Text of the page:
"Péter sees tall buildings, not small ones."

Translation:Péter magas épületeket lát, nem alacsonyakat.

August 12, 2016

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Should this not be "Péter magas épületeket lát, nem kicsiket" as it says small not short or would you always use alacsonyakat in this instance?


Well, just because it is in contrast with "magas", "alacsony" is the logical choice. I don't know about the English sentence, is it okay to use "small" here instead of "short".


It's a bit strange to me just because the opposite of "tall" is "short". If something is short, it's not necessarily small because it could be very wide or long. I don't know why, in this lesson, alacsony is suddenly being translated as "small" rather than "short".


Well, the reason may be in Hungarian. See, Hungarian has the word "alacsony", which is only used in the vertical sense. "Short", on the other hand, can be in any direction. For that, Hungarian has the word "rövid" (the opposite of "hosszú" - long). Of course, in Hungarian, "egy rövid épület" and "egy alacsony épület" are not the same thing. Hungarian would not use "rövid" for a building that is vertically short. But both can be translated to "a short builing", I guess. So, to a Hungarian, it feels "uncomfortable" to translate "alacsony" to "short", because the first association on hearing "short" is as the opposite of "long". So, whoever worked on these exercises was trying to find another way and came up with "small".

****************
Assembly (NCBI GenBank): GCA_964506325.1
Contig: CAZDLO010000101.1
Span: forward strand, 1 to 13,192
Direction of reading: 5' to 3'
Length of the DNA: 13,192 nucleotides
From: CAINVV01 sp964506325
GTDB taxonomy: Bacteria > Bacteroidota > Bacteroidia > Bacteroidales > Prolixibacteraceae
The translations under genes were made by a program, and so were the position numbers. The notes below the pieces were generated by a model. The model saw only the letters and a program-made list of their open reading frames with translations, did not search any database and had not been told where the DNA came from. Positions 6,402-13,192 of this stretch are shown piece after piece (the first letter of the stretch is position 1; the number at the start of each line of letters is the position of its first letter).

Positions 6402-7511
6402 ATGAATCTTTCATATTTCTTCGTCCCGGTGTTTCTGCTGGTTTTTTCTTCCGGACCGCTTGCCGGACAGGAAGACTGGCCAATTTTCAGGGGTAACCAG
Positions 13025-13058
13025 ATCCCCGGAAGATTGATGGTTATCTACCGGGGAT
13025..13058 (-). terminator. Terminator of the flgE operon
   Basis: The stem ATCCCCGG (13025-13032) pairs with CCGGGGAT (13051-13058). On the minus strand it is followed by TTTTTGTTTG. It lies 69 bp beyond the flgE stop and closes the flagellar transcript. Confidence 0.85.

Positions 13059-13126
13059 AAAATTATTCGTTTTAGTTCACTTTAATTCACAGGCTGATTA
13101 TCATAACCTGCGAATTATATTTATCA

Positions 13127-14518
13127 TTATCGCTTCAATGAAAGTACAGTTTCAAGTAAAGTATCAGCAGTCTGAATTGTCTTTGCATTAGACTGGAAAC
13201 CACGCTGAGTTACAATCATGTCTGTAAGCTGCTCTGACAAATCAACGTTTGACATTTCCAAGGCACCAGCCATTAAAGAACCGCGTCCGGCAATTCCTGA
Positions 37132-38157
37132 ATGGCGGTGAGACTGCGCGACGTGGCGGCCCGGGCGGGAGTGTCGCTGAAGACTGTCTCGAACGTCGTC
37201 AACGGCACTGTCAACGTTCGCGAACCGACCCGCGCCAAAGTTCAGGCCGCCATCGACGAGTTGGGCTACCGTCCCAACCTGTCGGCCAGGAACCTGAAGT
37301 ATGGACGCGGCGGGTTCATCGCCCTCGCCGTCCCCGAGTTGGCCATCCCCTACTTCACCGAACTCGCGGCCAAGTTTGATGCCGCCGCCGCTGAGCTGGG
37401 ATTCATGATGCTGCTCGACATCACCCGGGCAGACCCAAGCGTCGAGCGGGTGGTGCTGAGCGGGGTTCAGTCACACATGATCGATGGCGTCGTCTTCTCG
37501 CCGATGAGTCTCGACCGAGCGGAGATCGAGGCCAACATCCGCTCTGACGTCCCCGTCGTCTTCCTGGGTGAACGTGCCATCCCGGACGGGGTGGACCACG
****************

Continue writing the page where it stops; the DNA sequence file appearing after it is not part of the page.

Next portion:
So, how would you describe a structure that is short in height but also short in length, that is, horizontally not long? Hungarian can say "alacsony és rövid".


If it's vertically short and also horizontally short in the front-to-back direction, then I'd say it's wide. If it's vertically short and also horizontally short in both horizontal dimensions, then I'd say it's small.

In any case, small means that something takes up little volume whereas "short", for a building, generally only means small in vertical extent. We talk of "tall" buildings far more often than "long" buildings, so even though they both have "short" as the opposite, the vertical extent is the first one we think of. We could also use "low" but it sounds a bit weird.

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